The Perfect Distance … Part 3 (final)

Part 3 (final for now) of  Facet 2 of what makes
the Comrades Marathon an ultimate run

More of the finish-line feeling: With relief, achievement, the affirmation and culmination comes more. Unwrapped by the run is an acceptance and a fuller appreciation of ourselves just we are  – understanding, maybe our quirks and nuances, maybe more, enjoyment of our lives, even a pinch of admiration.

In those last 50 m, richness floods the senses, inner and outer, now scoured by the effort of the run: bright the taste of air, tight the hunger’s grab at soup, prickling the connections with so many others and what they feel.

Nearly, nearly thereWe experience nothing less than what it’s like fully to be; body, mind, soul singing a song of human being.

Maybe we also feel tired and sore; feelings hard to ignore. As we recover, even if it takes long, a flare, a match struck, an inner fire lights. Those 55 miles pop a cork; we quiver, then can let ourselves revel in the pop, fizz and burst of life.


Nudge in the ribs and its reward

It’s funny. To cope with the Comrades distance you have to think you can do it. Once this thought has been internalised, the jump to thinking that it’s easy is not big. So comes complacency; so comes the need for a jab in the ribs.

Most of us, you will understand, need often to get our feet on the road to get through Comrades. Peter Bosch didn’t. In the days before runners had to qualify, his training was to give up smoking. Okay so he was student-young and hubris-strong. He found out at the end how hard it was really was but he got his medal.

Anyway, if you can get through without training, it’s only part of the story. There will always be a level which you can’t make without training: try winning without training; if that’s too hard then getting a silver medal, or even under 10 hours; or maybe try going back the next year.

A Comrades choice: do we slip through or do we work for something. For some of us, even if we do train, we might not get to the end or get there on time.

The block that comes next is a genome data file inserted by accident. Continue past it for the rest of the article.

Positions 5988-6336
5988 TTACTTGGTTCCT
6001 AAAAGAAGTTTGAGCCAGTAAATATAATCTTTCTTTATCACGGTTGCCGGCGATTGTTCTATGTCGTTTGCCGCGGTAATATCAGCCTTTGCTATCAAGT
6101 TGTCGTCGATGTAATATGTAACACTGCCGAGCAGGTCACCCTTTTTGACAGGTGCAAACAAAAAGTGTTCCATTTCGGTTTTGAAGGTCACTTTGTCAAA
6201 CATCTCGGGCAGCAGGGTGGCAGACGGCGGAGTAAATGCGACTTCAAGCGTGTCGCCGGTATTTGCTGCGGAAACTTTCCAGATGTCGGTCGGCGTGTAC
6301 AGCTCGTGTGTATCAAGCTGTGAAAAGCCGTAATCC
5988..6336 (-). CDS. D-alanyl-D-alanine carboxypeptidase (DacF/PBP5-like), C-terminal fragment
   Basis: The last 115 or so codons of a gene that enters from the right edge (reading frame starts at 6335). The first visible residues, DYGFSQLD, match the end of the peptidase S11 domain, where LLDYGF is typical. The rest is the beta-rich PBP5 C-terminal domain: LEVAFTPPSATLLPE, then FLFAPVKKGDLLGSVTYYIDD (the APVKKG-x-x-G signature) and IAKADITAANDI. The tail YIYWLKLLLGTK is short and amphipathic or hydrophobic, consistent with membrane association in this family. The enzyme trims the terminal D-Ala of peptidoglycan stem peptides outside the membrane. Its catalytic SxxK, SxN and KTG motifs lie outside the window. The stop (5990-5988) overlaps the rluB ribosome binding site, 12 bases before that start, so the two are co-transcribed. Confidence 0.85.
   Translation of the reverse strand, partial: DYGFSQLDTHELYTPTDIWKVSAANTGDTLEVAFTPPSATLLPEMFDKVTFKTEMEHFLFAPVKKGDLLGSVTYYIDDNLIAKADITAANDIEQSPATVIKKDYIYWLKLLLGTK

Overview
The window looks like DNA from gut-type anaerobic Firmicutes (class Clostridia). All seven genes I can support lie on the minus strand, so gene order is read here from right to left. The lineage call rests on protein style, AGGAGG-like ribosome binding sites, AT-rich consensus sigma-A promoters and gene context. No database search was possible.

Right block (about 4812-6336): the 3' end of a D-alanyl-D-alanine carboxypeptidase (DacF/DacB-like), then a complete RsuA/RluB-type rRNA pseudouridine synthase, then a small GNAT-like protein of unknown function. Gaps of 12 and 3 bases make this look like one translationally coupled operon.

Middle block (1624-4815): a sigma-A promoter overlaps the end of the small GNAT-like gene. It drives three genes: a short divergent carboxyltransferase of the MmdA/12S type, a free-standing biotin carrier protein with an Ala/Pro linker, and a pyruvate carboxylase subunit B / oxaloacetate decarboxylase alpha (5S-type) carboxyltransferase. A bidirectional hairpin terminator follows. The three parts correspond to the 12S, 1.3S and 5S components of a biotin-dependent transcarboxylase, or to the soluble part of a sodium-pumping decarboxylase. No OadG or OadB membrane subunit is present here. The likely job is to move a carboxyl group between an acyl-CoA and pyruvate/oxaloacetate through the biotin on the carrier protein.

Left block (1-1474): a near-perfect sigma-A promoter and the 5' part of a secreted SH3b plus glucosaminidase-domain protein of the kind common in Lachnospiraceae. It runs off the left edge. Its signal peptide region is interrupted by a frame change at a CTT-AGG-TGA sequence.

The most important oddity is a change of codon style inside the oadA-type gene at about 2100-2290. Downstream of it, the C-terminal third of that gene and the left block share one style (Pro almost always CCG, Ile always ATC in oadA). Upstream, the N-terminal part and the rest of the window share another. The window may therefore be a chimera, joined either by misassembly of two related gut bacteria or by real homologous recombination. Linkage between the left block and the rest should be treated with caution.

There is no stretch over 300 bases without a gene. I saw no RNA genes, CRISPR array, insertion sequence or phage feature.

The point is that less-trained legs aren’t likely to get to the end. If nothing else it’s the chafe in the shoe, the bottom of our feet, that need to be able to do around 90000 footsteps without breaking.

The nice about training is how much it gives back; oh, so much more than double. Besides maybe ensuring the Comrades goal, training lights up an evergreen tree hung full with presents, sweets and fun.

Getting out the door 4 or 5 days a week, into the near dawn-dark or a luscious sunset, is a kind of perfection. So is the spring in the step and the fire in the eye – you can see that I easily ignore the tired legs – and the tug of a fully belly and a warm bed after a long run in the cold.

Runners will say they get perspective out there. They can find an active peace that dissolves their stress. Runners touch with themselves and with nature as they are really are.

The weekly long slow run is extra-special, filled with flip-plopping footsteps, rustling breath, sunrises, maybe rain, wind, heat and sweat. Often filled too with 5:30 friends, gossip and endorphin-glow, a little sublimation sure and always hope.

I’m sure all runners find that the next coffee, beer, nachos, unfolding view, chat is better after a run than before a run.

Maybe it’s not just the Comrades distance that nudges us in our ribs when we skip a run or two. Maybe the jab also comes how much we like just being out there, happily running, happily strong.


The changing Comrades distance

The Comrades distance teases. It seeks, I hope, to unsettle those who need standardisation and predictability.

The idea as we know, was not so much a standardised distance but to run between the Durban and Pietermaritzburg; far enough that a change here or there makes no difference. The distance changes from year to year with the alternating start venue. The effort might be same because there are more up’s on the shorter up-run, because you end up 700m higher in altitude than the start. While you might not pant as much on the down run, it is longer and you need be downhill running strong.

The distance also changes when the finish venue changes, if road works interfere with the normal route, and with ideas on how best to manage the human stream and traffic flow.

Mostly the range of change isn’t big – a couple of hundred metres or so. And we say this casually about anything from 200 to 800 metres. But now and again, mostly likely, just when you are ready for your silver medal attempt, just when you are at the very best you will ever be, the Comrades route can grow by 2 km and then what?

Both start lines are settled. But for many even the start creates an issue: tt adds extra uncounted metres and extra minutes to the run. TV shows that it takes around 7 minutes for the last runners to cross the start line, a bit longer if you count those who get there late.

The changing distance and the slightly changing route are part of the character of Comrades. Always the run is long enough that a kilometre or two longer or shorter makes little difference to the experience and its aims. The adversity, the challenge in the distance is always there.

The Comrades distance creates it magic when we keep going right to the end however far it is. It comes when our deeper selves respond and, as Vic Clapham knew, our spirit is uncorked.

Facet 3 of what makes the Comrades an ultimate, is the spirit it releases.



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